Charlemagne’s reign quickly became encrusted by legend, which scholars, without denying its very real achievements, are still trying to detach from the reality. Charlemagne’s impact on the development of a French national consciousness was limited. He stimulated the growth of cultural and political institutions throughout his empire. But Charlemagne did not directly promote either a specific French or German identity; such terms had little meaning in his period. The name Francia—precursor of France—was used, but it referred to the entire Carolingian empire outside Italy (northern and central Italy fell under Charlemagne’s control after he defeated the Lombards in 773-774), not a more limited region within the empire.
The reign of Louis I from 814 to 840 has traditionally been viewed as the gateway to disintegration and decline of the empire. But scholars now point out that Louis was more effective than his father in making the administration work and did more to preserve the imperial idea. Louis’s chief problem was the endemic conflict among the magnates. Toward the end of Louis’s reign, this conflict became enmeshed in the struggle among his sons—Lothair, Louis, and Charles the Bald—over the division of the empire. In 842, two years after Louis’s death, two of his sons, Charles and Louis, allied against Lothair.
In 843 the three sons reached a fragile settlement over their respective inheritances in the Treaty of Verdun. According to this treaty, Charles was to rule a western kingdom, including Aquitaine; Louis was to rule a kingdom east of the Rhine; and Lothair was to rule a central kingdom, consisting of lands lying between the two other kingdoms plus Italy.
Lothair would receive the imperial title but would have no effective control over Charles and Louis or their lands. This treaty was less significant for the development of the French nation than is often supposed. It did help to set France’s ultimate boundaries, inasmuch as Charles acquired a claim over most of what would later become modern France. At the time, however, it achieved little in terms of national unification. The term Francia continued to refer to regions ruled by Charles and by his brothers. Charles’s inheritance was commonly called West Francia and Louis’s was called East Francia.
Only centuries later did Francia denote present-day France alone. Furthermore, the brothers continued to fight over the terms of the treaty.
Sandwiched between West and East Francia, Lothair’s portion (Lotharingia) proved extremely hard to consolidate, and imperial authority rapidly declined there. For a long time, West Francia followed a similar course. Brittany, which had been a Frankish dependency, began to move beyond royal control, while Aquitaine, a region that had been under Frankish rule for only a century, gradually reasserted its autonomy under Charles’s rule. This trend was reinforced by cultural and linguistic differences. In the north—the old Frankish homestead—Germanic law and an early version of the French language, the langue d’oïl (so called because of the pronunciation of the word for yes), prevailed. In the south, including Aquitaine, the predominant tongue was the langue d’oc, which was closer to classical Latin than was the langue d’oïl. Roman law also exercised a much greater influence in the south than in the north. Charles’s reign was further disturbed by the incursions of the Vikings, a marauding people from the north who plundered many regions of western Europe beginning in the late 8th century. Historians are now less impressed than they once were with the destructiveness of the Vikings, pointing out that conflicts among the magnates might well have caused just as much damage to lives and property. Still, the Vikings were at the very least a destabilizing force in Charles’s kingdom and dealt an unwelcome blow to an already shaky regime.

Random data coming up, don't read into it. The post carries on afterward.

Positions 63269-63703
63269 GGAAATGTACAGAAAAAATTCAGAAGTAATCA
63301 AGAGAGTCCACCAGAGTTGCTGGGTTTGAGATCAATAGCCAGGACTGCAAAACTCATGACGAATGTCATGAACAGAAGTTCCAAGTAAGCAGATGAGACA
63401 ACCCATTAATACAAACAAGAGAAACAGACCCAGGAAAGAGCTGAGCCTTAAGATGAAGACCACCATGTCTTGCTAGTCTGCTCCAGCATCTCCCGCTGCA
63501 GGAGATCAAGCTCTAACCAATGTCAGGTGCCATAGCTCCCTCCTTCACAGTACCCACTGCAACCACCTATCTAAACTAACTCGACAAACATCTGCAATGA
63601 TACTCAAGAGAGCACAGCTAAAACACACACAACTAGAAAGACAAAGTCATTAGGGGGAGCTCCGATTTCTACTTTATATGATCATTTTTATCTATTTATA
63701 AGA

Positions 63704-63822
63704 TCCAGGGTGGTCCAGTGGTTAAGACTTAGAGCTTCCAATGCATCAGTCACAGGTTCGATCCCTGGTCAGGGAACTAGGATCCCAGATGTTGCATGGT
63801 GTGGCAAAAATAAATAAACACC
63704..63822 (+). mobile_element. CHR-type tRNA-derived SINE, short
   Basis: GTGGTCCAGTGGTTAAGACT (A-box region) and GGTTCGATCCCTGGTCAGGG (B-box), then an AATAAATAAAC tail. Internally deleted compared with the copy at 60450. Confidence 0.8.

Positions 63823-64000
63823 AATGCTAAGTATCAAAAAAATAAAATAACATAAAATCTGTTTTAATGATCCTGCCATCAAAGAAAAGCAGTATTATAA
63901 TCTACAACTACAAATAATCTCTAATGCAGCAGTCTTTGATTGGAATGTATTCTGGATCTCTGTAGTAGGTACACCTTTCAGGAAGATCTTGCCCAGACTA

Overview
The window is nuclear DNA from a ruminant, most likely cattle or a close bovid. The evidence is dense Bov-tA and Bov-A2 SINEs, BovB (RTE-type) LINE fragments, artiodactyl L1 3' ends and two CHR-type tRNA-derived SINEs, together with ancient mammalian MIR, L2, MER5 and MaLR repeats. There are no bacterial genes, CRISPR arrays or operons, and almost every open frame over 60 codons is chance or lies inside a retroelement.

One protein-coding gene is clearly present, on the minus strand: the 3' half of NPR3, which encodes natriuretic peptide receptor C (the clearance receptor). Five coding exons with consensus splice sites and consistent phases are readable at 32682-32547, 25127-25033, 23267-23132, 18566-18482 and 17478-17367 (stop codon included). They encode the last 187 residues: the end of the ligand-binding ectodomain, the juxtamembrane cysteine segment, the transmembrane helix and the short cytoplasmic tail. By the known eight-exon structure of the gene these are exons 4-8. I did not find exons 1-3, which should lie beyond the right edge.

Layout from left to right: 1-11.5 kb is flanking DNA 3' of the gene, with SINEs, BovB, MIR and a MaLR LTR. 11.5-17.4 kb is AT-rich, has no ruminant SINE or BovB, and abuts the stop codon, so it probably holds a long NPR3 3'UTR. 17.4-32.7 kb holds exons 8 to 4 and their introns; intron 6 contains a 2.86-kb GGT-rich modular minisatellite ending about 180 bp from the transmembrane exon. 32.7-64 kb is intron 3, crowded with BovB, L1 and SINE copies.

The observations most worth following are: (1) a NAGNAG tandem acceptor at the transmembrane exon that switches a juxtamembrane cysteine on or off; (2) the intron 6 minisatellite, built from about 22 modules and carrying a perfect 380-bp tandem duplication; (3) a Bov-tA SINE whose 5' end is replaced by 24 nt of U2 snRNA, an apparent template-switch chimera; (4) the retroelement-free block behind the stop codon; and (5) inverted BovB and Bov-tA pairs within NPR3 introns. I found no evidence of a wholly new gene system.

The most critical weakness of Charles’s regime—one that would continue for centuries—was the uncertain loyalty and independence of the powerful magnates, who clustered in two major factions, the Carolingians and the Robertians, so called because of their association with Robert the Strong, count of Neustria. Charles had less booty to offer his nobles than did Charlemagne and sought to gain political leverage by playing off one aristocratic faction against the other. In this effort, he received considerable assistance from the church, which Charles protected in return for the church’s spiritual and material support. Beginning in Charles’s reign, the church started routinely anointing Frankish kings as a part of royal ceremony. This ritual added luster and authority to the king’s title, but it also offered bishops of the church an invitation to intervene in state affairs in God’s name. Charles also tried to secure a stronger political base by turning eastward to secure the imperial title. In 875 he managed to obtain it and kept it until his death two years later. Despite Charles’s vigorous efforts to bolster his authority, his reign can only appear in retrospect as the prelude to one of the most disordered centuries of French history. Aristocratic factions had gained strength during the early and middle decades of the 9th century. These factions dominated the politics of West Francia for a long time, making the crown more a political football than the secure possession of any one dynasty. "France" © Emmanuel BUCHOT, Encarta, Wikipedia.
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